HP 2311xi - Brightness and Contrast Ratios

HP rates the 2311xi for 250 nits maximum brightness and that’s exactly what I found it produced. If I turned the brightness all the way down it then put out only 41 nits, which gives you a lot of flexibility around adjusting the backlight level. 250 nits should be enough light output for most people, but if you have direct sunlight on your display for most of the day you might need something even more powerful to avoid it looking washed out.

White Level - XR Pro, Xrite i1D2 and XR i1DPro

For measuring the black levels, I made sure to leave the Dynamic Control off for the LEDs. With that enabled, it could potentially turn off the backlight completely, which would result in a black level of 0.000, but one that has no practical implications aside from a totally black screen. By leaving that disabled, we get a real-world measure of the black level. At maximum brightness, our black level is right around 0.4 nits, which is a little higher than other displays we have measured with similar peak white levels. The minimum level was 0.066, which correlates well with the white level change. Black levels are typically a little worse with IPS than with VA panels, which is the trade off for getting the other advantages an IPS display offers for color and viewing angles.

Black Level - XR Pro, Xrite i1D2 and XR i1DPro

Looking at the contrast ratio, we are almost exact the same at minimum and maximum backlight, right around 620. I went ahead and measured this at 0-100% in increments of 10, and every measurement was between 620 and 625, so it’s a very consistent contrast ratio all across the range. It’s a perfectly normal and average contrast ratio, about what I’d expect from a budget IPS display.

Contrast Ratio - XR Pro, Xrite i1D2 and XR i1DPro

Looking at the Brightness and Contrast numbers, the HP 2311xi is a decent but not exceptional performer. Nothing stands out, but everything about the performance so far is perfectly acceptable with the price involved.

HP 2311xi - Design, OSD, and Viewing Angles HP 2311xi - Color Quality and Color Gamut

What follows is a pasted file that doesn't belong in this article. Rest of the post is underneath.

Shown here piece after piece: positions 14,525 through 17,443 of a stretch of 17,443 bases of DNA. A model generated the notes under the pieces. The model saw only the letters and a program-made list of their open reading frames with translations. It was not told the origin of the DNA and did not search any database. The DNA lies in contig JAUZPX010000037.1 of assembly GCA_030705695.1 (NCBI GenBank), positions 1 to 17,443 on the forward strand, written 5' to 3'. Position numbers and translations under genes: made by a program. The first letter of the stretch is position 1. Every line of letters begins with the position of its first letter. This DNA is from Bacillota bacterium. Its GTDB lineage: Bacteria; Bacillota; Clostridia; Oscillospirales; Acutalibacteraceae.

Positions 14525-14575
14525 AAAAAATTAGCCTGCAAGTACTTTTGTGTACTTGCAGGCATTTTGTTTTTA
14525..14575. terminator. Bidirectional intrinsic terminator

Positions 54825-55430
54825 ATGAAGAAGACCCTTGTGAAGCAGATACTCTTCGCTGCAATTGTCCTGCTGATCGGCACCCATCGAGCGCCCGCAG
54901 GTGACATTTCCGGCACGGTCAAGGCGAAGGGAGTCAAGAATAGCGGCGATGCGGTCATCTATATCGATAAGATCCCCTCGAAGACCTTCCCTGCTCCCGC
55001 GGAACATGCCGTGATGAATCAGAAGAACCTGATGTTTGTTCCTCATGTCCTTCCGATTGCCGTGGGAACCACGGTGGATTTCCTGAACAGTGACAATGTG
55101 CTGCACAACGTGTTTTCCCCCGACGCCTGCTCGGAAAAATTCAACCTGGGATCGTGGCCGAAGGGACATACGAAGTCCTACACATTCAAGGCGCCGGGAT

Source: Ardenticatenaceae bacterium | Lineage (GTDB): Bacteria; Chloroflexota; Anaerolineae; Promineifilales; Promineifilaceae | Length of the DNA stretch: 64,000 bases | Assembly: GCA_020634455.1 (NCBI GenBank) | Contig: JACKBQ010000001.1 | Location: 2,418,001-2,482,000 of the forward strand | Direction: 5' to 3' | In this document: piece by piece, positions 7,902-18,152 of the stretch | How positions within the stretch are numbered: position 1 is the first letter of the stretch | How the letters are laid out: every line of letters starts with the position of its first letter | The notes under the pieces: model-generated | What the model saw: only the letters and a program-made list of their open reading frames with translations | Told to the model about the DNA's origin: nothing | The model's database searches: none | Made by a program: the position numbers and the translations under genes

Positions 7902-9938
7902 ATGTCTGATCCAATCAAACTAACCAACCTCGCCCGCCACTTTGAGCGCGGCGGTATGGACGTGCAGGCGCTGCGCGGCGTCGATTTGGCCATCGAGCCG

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  • Khenglish - Monday, August 13, 2012 - link

    When I saw that a 23" version of a 27" screen was being released, I was hoping that it would be the same 2560x1440 resolution. Sadly it was not.

    Why can't anyone make a monitor with a pixel density higher than my 2002 CRT? A 19" 2560x1600 screen would be awesome and I would pay a lot for it. I'd rather not have to turn my head to look from one corner to the other with a 27" or 30" screen.
    Reply
  • tecknurd - Monday, August 13, 2012 - link

    Manufacturing a CRT to display high resolutions like 2560 by 1600 does not require much. The electronics are what is require to handle resolutions. LCD on other hand, silicon cost a lot to make that amount of pixels and the high performance panel driver is then needed, so LCD has two pricey hardware to make a finish product. CRT just need the electronics.

    Using a 27 inch or 30 inch screen, you just need to sit further from it to see it all at once.
    Reply
  • Sabresiberian - Monday, August 13, 2012 - link

    Really, the problem of price isn't as much of a barrier as we've been lead to think, as the influx of $300 (including shipping for S. Korea) 2560x1440 monitors has shown. Also, there are inexpensive phones and tablets that have far higher pixel densities than the monitors currently available.

    As far as using a bigger screen and sitting farther back - wut? That's, uh, not very practical and really makes no sense.

    ;)
    Reply
  • Zoomer - Tuesday, August 14, 2012 - link

    These korean monitors get lower grade panels. In other words, panels that are rejected for inclusion in top brands like Apple, HP, Dell, etc. That's why they are priced at that point.

    Phones and tablets use must smaller screens, and therefore, exponentially easier to make without defects.
    Reply
  • scarhead - Monday, August 13, 2012 - link

    They will come before long. There's already a 15" laptop with 2880 x 1800. Reply
  • janderk - Monday, August 13, 2012 - link

    High res displays have been here for a long time. Problem is price.

    For the price of that Apple laptop you mentioned, you can buy 15 HP IPS monitors. What is a shame is that all other Apple laptops feature low quality TN displays.

    It is quite revolutionary that you can buy a good IPS display for $200. One with 1200 vertical pixels even. I remember paying 1600 Euro for my 23" HP 2335 IPS display some years ago.
    Reply
  • janderk - Monday, August 13, 2012 - link

    Correction to myself: The display is 1080. Not 1200. Reply
  • KZ0 - Monday, August 13, 2012 - link

    Macbook Pro Retina uses an IPS panel.

    http://www.anandtech.com/show/5998/macbook-pro-ret...
    Reply
  • janderk - Monday, August 13, 2012 - link

    That's why I said "all other". Reply
  • Tetracycloide - Monday, August 13, 2012 - link

    I believe that's the one scarhead was referring to and the one janderk was excluding when he said 'all OTHER Apple laptops.' Reply

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